THE

Posts Tagged ‘Privacy’

Police to begin iPhone iris scans amid privacy concerns

In Americas, Big Brother on July 21, 2011 at 6:34 pm

By Reuters

Dozens of police departments nationwide are gearing up to use a tech company’s already controversial iris -and facial-scanning device that slides over an iPhone and helps identify a person or track criminal suspects.

The so-called “biometric” technology, which seems to take a page from TV shows like “MI-5” or “CSI,” could improve speed and accuracy in some routine police work in the field. However, its use has set off alarms with some who are concerned about possible civil liberties and privacy issues.

The smartphone-based scanner, named Mobile Offender Recognition and Information System, or MORIS, is made by BI2 Technologies in Plymouth, Massachusetts, and can be deployed by officers out on the beat or back at the station.

An iris scan, which detects unique patterns in a person’s eyes, can reduce to seconds the time it takes to identify a suspect in custody. This technique also is significantly more accurate than results from other fingerprinting technology long in use by police, BI2 says.

When attached to an iPhone, MORIS can photograph a person’s face and run the image through software that…

Full article…

Advertisements

Denmark police propose ban on anonymous Internet use

In Big Brother, Europe News, Tech on June 28, 2011 at 3:42 pm

By Amy Lee

Imagine if the police knew exactly what you do online: All the porn sites you scan secretly, the vitriolic comments you leave on blogs, the number of hours you spend playing Farmville.

In Denmark, police have recommended to Parliament that it create laws that make it impossible for citizens to surf anonymously. According to Danish-language blog Computerworld Denmark, the proposal is intended to help investigate terrorism.

In the proposal, locations providing open Internet, like cafes and libraries, would have to confirm a user’s identity, with some form of official ID, before letting them get online. Companies may also have to register and verify users’ identities before providing access, as well as retain records of user logs.

Danish law already requires that ISPs store user data for at least a year, as an anti-terrorism measure. The proposal suggests that with such information, police would be able to see who exactly is on the network, where they go, and who they talk to.

Such a move would have serious privacy implications. But another problematic facet of the proposal is in the nature of online identity itself. 4Chan founder Christopher Poole recently defended web anonymity against…

Full article…

Why “security” keeps winning out over privacy

In Big Brother on June 4, 2011 at 4:24 am

By Daniel J. Solove

Far too often, debates about privacy and security begin with privacy proponents pointing to invasive government surveillance, such as GPS tracking, the National Security Agency surveillance program, data mining, and public video camera systems. Security proponents then chime in with a cadre of arguments about how these security measures are essential to law enforcement and national security. When the balancing is done, the security side often wins, and security measures go forward with little to no privacy protections.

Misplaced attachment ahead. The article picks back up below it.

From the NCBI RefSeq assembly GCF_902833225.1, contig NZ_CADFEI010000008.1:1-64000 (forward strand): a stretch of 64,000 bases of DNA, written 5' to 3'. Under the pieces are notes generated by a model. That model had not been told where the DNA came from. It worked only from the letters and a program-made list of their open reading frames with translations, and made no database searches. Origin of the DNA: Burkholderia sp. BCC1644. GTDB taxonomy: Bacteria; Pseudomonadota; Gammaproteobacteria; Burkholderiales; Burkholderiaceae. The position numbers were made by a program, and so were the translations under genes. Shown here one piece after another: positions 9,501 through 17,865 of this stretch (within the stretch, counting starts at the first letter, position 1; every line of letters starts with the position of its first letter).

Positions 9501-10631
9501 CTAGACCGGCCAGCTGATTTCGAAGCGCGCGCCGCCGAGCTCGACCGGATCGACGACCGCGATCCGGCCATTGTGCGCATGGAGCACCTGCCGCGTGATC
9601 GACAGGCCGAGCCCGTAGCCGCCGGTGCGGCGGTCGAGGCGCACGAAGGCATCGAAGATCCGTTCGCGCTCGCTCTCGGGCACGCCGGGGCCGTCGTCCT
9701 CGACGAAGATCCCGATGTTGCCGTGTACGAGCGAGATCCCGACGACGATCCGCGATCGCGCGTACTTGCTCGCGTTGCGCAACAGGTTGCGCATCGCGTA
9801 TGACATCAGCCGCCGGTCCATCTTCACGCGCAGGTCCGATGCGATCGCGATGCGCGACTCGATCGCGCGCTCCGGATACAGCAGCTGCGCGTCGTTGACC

But the victory for security is one often achieved unfairly. The debate is being skewed by several flawed pro-security arguments. These arguments improperly tip the scales to the security side of the balance. Let’s analyze some of these arguments, the reasons they are flawed, and the pernicious effects they have.

The All-or-Nothing Fallacy
Many people contend that “we must give up some of our privacy in order to be more secure.” In polls, people are asked…

Full article…

Privacy lost: The amazing benefits of the completely examined life

In Big Brother, Tech on May 6, 2011 at 11:04 am

By PCWorld

It’s time to stop complaining and star appreciating the advantages of the open-source you.

Your iPhone’s tracking you. Your game network just surrendered all your personal data. And your mom is posting your potty-training videos on Facebook. Like many of us, you’re laboring under the delusion that privacy matters–that there’s such a thing as too much (public) information. It’s time to get over it! Soon we’ll all recognize the positives of exposing every aspect of our lives. What a relief it will be when we’ve finally revealed everything and have nothing left to hide. Herewith, the potential benefits of our upcoming, privacy-free utopia:

• Better security, plus entertainment, 24/7: Tune into the airport security “Grope-cam” channel.

• Lose weight through public shaming. Live feed of your personal calorie-intake monitor. And all of your followers can heckle and haze you between bites.

• Never wonder about the location of your wayward spouse again: All citizens’ locations are now tracked on GoogleMaps, via surgically imbedded cell phone/GPS…

Full article…